What is Outsourcing?

Outsourcing refers to a company that contracts with another company to provide services that might otherwise be performed by in-house employees. Many large companies now outsource jobs such as call center services, e-mail services, and payroll. These jobs are handled by separate companies that specialize in each service, and are often located overseas.

There are many reasons that companies outsource various jobs, but the most prominent advantage seems to be the fact that it often saves money. Many of the companies that provide outsourcing services are able to do the work for considerably less money, as they don't have to provide benefits to their workers and have fewer overhead expenses to worry about.

Outsourcing also allows companies to focus on other business issues while having the details taken care of by outside experts. This means that a large amount of resources and attention, which might fall on the shoulders of management professionals, can be used for more important, broader issues within the company. The specialized company that handles the outsourced work is often streamlined, and often has world-class capabilities and access to new technology that a company couldn't afford to buy on their own. Plus, if a company is looking to expand, outsourcing is a cost-effective way to start building foundations in other countries.

There are some disadvantages to outsourcing as well. One of these is that outsourcing often eliminates direct communication between a company and its clients. This prevents a company from building solid relationships with their customers, and often leads to dissatisfaction on one or both sides. There is also the danger of not being able to control some aspects of the company, as outsourcing may lead to delayed communications and project implementation. Any sensitive information is more vulnerable, and a company may become very dependent upon its outsource providers, which could lead to problems should the outsource provider back out on their contract suddenly.

While outsourcing may prove highly beneficial for many companies, it also has many drawbacks. It is important that each individual company accurately assess their needs to determine if outsourcing is a viable option.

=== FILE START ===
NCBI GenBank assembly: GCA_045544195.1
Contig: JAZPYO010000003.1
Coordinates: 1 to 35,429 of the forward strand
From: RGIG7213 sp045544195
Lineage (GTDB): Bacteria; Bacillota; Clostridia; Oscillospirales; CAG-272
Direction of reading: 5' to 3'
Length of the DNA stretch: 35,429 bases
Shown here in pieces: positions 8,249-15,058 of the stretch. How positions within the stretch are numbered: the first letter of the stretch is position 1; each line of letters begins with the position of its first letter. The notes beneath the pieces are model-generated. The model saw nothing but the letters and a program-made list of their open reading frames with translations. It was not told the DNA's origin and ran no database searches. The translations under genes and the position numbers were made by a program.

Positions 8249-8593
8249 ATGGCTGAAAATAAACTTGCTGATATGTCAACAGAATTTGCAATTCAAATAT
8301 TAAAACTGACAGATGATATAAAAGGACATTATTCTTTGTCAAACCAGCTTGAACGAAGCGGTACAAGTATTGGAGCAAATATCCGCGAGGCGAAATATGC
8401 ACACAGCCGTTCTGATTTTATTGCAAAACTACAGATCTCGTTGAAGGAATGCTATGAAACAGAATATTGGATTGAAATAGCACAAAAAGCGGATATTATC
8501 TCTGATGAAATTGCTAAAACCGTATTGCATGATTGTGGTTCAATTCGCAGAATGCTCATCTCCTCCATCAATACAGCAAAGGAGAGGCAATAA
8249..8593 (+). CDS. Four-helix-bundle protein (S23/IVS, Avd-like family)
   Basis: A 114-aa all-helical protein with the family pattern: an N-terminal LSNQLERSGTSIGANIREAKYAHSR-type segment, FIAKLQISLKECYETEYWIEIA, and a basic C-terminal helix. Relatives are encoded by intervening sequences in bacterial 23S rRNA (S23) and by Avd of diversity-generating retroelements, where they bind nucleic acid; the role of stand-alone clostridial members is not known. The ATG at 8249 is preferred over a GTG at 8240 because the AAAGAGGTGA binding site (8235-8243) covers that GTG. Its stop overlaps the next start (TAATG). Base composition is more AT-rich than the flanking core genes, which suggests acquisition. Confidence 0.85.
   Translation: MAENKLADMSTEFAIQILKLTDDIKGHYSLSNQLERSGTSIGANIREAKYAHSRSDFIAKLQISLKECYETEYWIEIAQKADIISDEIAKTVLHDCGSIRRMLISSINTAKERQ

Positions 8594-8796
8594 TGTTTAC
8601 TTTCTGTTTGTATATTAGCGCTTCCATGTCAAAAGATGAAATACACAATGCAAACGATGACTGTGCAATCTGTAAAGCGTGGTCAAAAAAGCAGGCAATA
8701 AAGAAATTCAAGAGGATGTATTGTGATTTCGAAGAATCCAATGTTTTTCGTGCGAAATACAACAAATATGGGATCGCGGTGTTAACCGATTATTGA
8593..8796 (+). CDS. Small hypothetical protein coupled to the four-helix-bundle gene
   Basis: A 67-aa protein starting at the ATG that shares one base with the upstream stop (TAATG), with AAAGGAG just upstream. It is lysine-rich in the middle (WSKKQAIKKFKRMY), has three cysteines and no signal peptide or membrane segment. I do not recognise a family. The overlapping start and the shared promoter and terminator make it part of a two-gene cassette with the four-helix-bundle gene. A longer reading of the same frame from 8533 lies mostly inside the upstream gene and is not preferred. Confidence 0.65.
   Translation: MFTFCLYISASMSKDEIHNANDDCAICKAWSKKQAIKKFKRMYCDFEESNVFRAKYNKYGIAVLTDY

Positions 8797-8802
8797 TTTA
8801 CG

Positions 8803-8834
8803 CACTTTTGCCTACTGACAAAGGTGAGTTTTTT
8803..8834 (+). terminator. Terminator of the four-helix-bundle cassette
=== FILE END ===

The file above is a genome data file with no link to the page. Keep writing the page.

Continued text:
List companies that outsource and those that haven't.

Here are a list companies that outsource and those that haven't.

Advertisements [?] / Is a new web site devoted to issues concerning jobs and Bush's* job-loss economic policies.

Some of the linked pages are still under construction, but I think this site has a lot of potential.

I don't now if this site was inspired by Lou Dobbs' list of companies involved in outsourcing, but I wouldn't be surprised if that turned out to be the case.

BTW, when BFEE 'experts' cite Germany's 10% unemployment, remember that they have been absorbing hundreds of thousands of refugees and the entire former East Germany during the last 15 years! They're actually doing an excellent job, IMHO!

Also, most countries have policies which demand that their citizens are hired FIRST. They only hire non-citizens if no citizen is either qualified or able to do the job.

Repuke arguments don't hold water.

Companies crow about keeping jobs in the USA

By Stephanie Armour, USA TODAY

As concern over the loss of jobs overseas intensifies, some companies are promoting their decision not to hire workers in other countries to replace U.S. employees.

"No outsourcing" could become the latest twist on the "made in the USA" slogan. Now, consumers are compiling Web sites that track which employers outsource overseas, which means they hire workers in other countries to do jobs typically held by U.S. employees. And some businesses are letting clients request that work not be farmed out to overseas workers.

• TaxBrain, an online tax-preparation program, includes a sentence in its program that assures customers its employees are in the USA: "All TaxBrain assistance is served from our office in California; we don't outsource jobs to India or any other third parties."

• At First Health (FHCC), a managed care company in Downers Grove, Ill., clients come to tour the call center before signing up and receive assurances that the company won't outsource.

• Pleasanton, Calif., consumer direct lender E-Loan (EELN) discloses to home equity customers that some application work is handled in India — and then lets clients choose whether to participate or have the work done domestically.

• Alpine Access, a Golden, Colo.-based call center whose employees work at home, appeals to clients by offering to match operators with the type of customers who call. Says CEO Reg Foster: "We're not just keeping jobs in America, we're creating jobs in America."